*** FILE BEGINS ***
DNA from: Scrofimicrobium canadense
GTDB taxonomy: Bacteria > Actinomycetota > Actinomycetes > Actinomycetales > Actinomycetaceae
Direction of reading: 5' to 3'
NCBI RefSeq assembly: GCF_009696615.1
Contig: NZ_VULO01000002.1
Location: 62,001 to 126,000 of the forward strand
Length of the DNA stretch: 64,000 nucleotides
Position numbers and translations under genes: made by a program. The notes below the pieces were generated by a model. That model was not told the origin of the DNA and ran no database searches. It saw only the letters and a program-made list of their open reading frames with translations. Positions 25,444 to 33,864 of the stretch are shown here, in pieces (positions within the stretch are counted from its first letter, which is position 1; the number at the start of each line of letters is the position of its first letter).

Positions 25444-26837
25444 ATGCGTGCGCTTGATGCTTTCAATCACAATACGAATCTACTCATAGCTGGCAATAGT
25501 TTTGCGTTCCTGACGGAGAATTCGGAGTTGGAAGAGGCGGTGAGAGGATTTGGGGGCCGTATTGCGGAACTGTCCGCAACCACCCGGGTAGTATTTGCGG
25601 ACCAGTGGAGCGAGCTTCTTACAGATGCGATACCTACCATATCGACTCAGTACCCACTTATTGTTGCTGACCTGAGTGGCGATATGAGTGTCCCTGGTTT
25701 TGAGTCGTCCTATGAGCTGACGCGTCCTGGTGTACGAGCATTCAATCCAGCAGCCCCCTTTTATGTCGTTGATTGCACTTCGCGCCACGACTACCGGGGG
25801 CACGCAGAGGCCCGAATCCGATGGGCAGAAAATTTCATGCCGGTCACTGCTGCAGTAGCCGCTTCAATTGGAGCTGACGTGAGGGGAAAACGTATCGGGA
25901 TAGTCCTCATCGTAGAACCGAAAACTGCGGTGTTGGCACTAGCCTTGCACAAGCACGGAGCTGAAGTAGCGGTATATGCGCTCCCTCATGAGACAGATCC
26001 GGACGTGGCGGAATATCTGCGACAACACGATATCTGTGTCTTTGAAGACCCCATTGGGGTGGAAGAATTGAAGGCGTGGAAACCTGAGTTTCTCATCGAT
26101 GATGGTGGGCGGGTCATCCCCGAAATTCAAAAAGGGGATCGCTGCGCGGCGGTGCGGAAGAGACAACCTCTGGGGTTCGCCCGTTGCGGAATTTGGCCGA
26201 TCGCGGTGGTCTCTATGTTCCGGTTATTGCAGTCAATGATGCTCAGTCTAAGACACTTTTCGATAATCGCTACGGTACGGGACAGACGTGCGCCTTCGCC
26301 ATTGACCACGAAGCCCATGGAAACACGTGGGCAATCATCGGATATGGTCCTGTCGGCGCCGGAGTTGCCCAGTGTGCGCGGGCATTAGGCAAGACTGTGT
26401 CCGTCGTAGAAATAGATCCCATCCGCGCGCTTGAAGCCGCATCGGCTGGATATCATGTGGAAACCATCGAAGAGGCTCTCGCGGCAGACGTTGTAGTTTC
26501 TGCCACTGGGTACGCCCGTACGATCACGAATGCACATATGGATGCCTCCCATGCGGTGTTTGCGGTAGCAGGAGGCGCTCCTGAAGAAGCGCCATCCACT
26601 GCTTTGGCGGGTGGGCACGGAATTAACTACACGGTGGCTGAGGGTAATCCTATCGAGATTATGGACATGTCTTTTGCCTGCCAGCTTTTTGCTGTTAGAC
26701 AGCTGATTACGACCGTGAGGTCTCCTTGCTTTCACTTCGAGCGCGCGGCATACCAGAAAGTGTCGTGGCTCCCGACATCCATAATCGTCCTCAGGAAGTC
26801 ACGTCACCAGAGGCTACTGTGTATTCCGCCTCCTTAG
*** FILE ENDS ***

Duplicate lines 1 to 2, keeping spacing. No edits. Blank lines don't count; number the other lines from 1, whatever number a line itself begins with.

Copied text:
DNA from: Scrofimicrobium canadense
GTDB taxonomy: Bacteria > Actinomycetota > Actinomycetes > Actinomycetales > Actinomycetaceae